Monday, March 19, 2018
Very early in the morning today, Monday, March 19, a vehicle operated by an Uber driver struck and killed 49-year-old Elaine Herzberg, who may have been walking, or riding, a bicycle across a major road. The colliding vehicle was, according to Tempe, Arizona police, in “autonomous” mode at the time of the crash, but a vehicle operator was nevertheless behind the wheel. Uber apparently began experimentation with autonomous, driverless cars in Arizona following a ban in California (pending further study). The Governor was reportedly elated at their arrival.
Workers’ compensation issues in connection with the tragedy quickly surface. Was the Uber driver an employee of Uber or an independent contractor? While that’s also a torts question, it is certainly possible to imagine a non-driving, working “driver” being injured in such circumstances. Perhaps the bicyclist/pedestrian was on her way to work (it was 5 a.m.). What is the significance of the car having been in autonomous mode?
I read about this sad incident just after reading a story at WorkCompCentral (paywall) about an increase in traffic fatalities over the last decade. According to the story,
Motor vehicle fatalities in the U.S. surged to 40,327 in 2016, then dropped about 1% last year to 40,100, the National Safety Council reported. The 2016 total was 7% higher than in 2015, which in turn was 7% higher than 2014.
About 4.57 million people were injured seriously enough to require medical attention in motor vehicle crashes in 2017, according to NSC. That figure that was down about 1% from 2016.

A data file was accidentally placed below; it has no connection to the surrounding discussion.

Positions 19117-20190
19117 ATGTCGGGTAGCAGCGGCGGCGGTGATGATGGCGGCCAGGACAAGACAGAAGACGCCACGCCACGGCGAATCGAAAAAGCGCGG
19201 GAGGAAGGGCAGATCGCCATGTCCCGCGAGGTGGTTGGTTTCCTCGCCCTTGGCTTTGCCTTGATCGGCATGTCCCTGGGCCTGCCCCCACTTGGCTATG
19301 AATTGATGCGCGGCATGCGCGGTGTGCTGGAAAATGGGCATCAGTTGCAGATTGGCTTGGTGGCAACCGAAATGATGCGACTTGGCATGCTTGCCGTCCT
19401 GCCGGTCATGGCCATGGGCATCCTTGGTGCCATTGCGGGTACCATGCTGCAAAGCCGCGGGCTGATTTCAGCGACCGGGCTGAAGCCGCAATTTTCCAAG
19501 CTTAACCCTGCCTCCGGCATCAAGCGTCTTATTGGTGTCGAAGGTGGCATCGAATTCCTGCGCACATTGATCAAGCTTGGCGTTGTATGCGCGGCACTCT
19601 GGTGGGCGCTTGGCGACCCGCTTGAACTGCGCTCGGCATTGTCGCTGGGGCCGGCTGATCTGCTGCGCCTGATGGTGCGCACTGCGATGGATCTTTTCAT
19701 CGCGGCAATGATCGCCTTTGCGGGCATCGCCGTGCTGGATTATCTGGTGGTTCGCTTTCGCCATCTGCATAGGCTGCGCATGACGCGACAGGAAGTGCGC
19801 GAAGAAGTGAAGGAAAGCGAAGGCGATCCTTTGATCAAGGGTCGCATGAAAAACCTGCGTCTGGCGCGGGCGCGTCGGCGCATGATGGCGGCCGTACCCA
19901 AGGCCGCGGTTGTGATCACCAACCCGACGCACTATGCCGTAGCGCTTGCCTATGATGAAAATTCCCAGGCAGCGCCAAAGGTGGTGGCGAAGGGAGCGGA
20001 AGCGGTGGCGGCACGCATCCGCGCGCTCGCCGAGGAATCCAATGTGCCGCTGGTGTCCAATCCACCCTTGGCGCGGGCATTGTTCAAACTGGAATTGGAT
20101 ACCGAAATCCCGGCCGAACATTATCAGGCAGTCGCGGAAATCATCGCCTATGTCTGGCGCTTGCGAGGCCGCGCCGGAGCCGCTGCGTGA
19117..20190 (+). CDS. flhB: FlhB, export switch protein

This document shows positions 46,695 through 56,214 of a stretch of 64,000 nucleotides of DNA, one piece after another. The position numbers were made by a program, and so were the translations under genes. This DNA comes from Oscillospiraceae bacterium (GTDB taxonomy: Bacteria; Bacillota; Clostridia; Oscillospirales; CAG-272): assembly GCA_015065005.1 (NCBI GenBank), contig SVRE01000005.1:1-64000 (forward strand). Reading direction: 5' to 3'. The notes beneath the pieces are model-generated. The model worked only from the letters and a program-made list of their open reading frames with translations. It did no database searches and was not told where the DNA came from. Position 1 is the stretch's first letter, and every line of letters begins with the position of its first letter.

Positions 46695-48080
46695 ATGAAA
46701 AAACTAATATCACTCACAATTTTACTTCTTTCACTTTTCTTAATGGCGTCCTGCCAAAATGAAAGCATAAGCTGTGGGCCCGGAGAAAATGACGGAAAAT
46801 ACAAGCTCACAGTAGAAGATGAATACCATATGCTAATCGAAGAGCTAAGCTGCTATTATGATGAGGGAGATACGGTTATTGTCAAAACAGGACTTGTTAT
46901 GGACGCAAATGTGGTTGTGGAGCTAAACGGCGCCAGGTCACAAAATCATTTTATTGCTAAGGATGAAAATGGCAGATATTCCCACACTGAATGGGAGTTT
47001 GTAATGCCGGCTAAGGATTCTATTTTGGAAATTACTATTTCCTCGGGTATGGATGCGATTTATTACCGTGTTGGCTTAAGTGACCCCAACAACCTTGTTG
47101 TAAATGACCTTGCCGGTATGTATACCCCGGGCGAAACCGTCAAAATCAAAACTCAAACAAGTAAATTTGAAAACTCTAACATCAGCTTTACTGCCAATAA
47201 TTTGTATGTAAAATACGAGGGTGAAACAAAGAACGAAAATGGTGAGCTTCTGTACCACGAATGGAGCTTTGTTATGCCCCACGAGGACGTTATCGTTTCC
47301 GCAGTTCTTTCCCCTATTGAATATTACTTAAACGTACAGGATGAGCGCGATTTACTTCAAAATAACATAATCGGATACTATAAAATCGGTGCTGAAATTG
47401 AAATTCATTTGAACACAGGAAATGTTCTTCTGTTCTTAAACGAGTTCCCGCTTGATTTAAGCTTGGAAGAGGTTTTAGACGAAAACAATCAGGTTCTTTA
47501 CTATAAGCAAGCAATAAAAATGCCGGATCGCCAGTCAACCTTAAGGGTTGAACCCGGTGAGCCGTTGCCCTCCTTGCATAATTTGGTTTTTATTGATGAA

At the same time, transportation incidents were the leading cause of work-related deaths in 2016, accounting for 40% of fatalities, the U.S. Bureau of Labor Statistics reported.
The Brookings Institute has opined that “automation will dramatically increase safety on the highways by reducing both the number and severity of accidents.” On the other hand, some worry that, for those who are injured, manufacturer-mandated compulsory arbitration (agree, or buy your car elsewhere) may result in dramatic under-compensation of victims. Brookings argues that, with respect to products liability, significant modification of substantive tort law would be unwise. One wonders whether states like Arizona will agree.
As injury lawyers realize, compensation of traffic accidents involves a complicated bundle of remedies. It is very hard to predict whether driverless cars will be safer than human-piloted automobiles, especially when they achieve very high volumes on the highways. I think driverless cars very likely will be safer. One thing is certain: the mixes of liability are going to change dramatically. If car crashes are handled to any substantial degree in arbitration, recovery for injury is likely to be quite limited (which is why safety advocates are concerned). It stands to reason that when third-party recoveries are limited, the stakes will rise in workers’ compensation litigation.
None of us can be sure where all this is going. It reminds me very much of the history of the emergence of railroads in the 19th century. Somewhat surprisingly, for much of the latter part of that century, railroads were in bankruptcy. Train engines burnt down towns. Workers were grievously injured. Railroad labor and management disputes led to the Great Upheaval of 1877. Courts thereafter became much more involved in labor disputes. In other words, railroads changed everything. None of the episode was foreseeable. Much of it is difficult to comprehend even in hindsight.
My 12-year-old son—who is, as he will eagerly tell you, deeply knowledgeable of futuristic trajectory—would probably insist that it is the flying cars that will matter (he assures me they are just around the corner, so to speak), and he may be right. But every workers’ compensation specialist will feel compelled to acknowledge that “something” big seems to be coming—a something that may have a tremendous impact on the workplace. I will repeat the statistic: transportation incidents were the leading cause of work-related deaths in 2016, accounting for 40% of fatalities.
Michael C. Duff